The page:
By Armand Manoukian
Tupac, Biggie, Kendrick Lamar, J. Cole. All these rappers preach a message, advocating for social change and calling out inequality. This is the essence of rap, and its origin is simple. Rap, in its purest essence, is a form of rhyme and poetry; Rappers are poets, and their words have a message.
Some parents yell, from the back of the room, that the rappers’ message is to sag your pants. Some rap, admittedly, glorifies subjects that shouldn’t be glorified. However, other rappers have positive messages to spread. Tupac rapped about the flaws in both the justice and education systems At the age of 17, he called for a reevaluation of what is taught in school, saying there should be classes on police brutality, finance and “REAL” sex education.
J. Cole often discusses the presence of an empowered African American voice in the music industry. He once said, “I feel like, with rappers, there’s so much complacency...But there’s a lot of stuff going on in this world.”
Kendrick Lamar was considered an activist for racial equality in his second studio album, “To Pimp a Butterfly,” which calls out society for its treatment of African Americans. One of the songs on the album, “Mortal Man”, tells a story of migrating from the ghetto only to be “re-enslaved” by discrimination in the outside world. In fact, many hip hop fans have credited Lamar’s masterpiece, and rap in general, as a positive influence on their lives.
On Twitter , I asked my followers and friends to disclose some of the positive influences hip hop and rap has had on their lives. My old basketball coach, Michael Saint, said Kendrick Lamar’s music aided him throughout some of the hardest times in his life and helped him get over some personal issues. Nicholas Zakari, a close friend of mine, said, “It [rap] speaks to me like no other genre of music, and I feel it’s a form of music that genuinely improves lives....I have the utmost respect for rap, its roots, and its message.”
Rap is a vessel for social change. It’s more than music, and it always has been. Since Brooklyn and Compton were at odds with each other, rap has had a message, protesting social injustices. Kendrick Lamar said in his song “HiiiPower”, “Stand for something, or die in the morning.” Rappers constantly chime in on current events like the Trayvon Martin case, the death of Mike Brown, and the Rodney King riots in 1992.
So why do some parents still disapprove of rap? Those of the older generations claim it doesn’t involve the instruments their generation’s music did, but it's actually more or less the same. When the parents of kids in high school or college right now were listening to their loud rock music, their parents would tell them to turn it down and complain about the air of rebellion that rock music stirred up. The rock music faithfuls would then sigh and complain that their parents didn’t understand them.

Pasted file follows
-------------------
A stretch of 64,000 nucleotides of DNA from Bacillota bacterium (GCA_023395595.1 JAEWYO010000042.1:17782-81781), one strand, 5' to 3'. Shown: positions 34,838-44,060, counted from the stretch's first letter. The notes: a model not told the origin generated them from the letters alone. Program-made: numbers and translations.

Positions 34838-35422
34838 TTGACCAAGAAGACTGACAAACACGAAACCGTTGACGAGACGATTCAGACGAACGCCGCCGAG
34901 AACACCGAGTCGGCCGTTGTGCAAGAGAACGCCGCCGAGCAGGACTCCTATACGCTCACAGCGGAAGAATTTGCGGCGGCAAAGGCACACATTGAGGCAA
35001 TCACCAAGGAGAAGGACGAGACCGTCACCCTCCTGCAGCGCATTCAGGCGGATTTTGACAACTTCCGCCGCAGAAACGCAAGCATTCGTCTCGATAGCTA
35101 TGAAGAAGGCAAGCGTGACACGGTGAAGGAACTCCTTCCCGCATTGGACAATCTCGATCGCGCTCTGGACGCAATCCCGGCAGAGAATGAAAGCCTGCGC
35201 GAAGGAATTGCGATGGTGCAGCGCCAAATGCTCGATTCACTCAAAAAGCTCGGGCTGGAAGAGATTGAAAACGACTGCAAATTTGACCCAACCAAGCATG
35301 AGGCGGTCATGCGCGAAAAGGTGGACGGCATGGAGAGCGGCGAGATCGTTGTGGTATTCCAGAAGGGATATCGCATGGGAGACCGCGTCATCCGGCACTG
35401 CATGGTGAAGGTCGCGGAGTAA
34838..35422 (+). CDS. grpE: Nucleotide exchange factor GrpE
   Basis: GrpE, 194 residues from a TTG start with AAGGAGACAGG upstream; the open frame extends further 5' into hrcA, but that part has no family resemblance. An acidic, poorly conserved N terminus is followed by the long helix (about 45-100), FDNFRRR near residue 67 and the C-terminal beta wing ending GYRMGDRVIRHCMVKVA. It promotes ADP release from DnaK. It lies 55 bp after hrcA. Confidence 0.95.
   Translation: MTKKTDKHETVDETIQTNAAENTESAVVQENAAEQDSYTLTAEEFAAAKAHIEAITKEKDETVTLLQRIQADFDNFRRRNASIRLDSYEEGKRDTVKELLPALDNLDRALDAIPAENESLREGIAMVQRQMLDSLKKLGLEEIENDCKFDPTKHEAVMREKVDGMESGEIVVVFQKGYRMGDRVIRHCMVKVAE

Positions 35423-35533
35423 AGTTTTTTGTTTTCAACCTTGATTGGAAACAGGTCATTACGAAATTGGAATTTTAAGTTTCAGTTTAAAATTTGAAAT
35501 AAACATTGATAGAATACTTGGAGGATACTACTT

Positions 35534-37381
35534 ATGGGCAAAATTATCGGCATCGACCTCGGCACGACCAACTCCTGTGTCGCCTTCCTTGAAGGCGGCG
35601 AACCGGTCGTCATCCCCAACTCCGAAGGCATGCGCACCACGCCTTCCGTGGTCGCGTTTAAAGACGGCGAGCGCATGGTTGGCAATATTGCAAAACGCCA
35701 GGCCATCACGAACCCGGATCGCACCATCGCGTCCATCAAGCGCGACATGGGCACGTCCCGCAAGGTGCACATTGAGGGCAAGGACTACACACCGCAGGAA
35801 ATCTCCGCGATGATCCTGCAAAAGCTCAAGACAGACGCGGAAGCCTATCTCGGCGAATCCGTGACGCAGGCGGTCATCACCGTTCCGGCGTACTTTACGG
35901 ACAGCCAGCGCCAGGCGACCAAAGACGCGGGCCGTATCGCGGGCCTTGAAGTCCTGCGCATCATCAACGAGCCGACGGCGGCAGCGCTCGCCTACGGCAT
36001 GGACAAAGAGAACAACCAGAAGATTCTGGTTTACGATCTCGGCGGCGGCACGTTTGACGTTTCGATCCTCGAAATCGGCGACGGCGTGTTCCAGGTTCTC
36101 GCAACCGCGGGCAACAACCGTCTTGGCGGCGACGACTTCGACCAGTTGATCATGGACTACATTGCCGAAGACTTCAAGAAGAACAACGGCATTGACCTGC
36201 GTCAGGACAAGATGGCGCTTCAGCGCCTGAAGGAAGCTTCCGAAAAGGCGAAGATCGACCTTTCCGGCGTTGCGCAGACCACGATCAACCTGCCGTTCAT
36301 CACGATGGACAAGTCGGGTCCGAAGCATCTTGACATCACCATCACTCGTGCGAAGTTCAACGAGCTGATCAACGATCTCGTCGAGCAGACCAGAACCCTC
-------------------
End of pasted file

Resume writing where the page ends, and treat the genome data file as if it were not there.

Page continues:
It seems like history repeats itself, yet no one seems to realize this. In fact, rock music is acknowledged as having played an important role in criticizing society and the government. Didn’t Tupac spread the same message?
It seems that the issue with rap music is in its backgrounds. Rap music originates from the depths of underprivileged, usually African-American neighborhoods all over the country, from Compton to Chicago, to Brooklyn and to Queens. When rap music began to gain popularity, people were still hesitant to enjoy music that came from “thugs.” Those against this genre of music call rappers criminals and even hooligans.
This attitude towards rappers is an issue because they are messengers, not reckless thugs. They preach about their reality and if they had to deal drugs to pay for their mother to see a doctor, then so be it. What we can draw from these stories are the messages of overcoming obstacles, persevering through tough times, and defeating the odds to find success. That is the message of rap. No one is telling anyone to sag their pants.
We speak our mind in the Opinion Section, publishing our take on current events, school controversies, and anything else we think might pique your interest.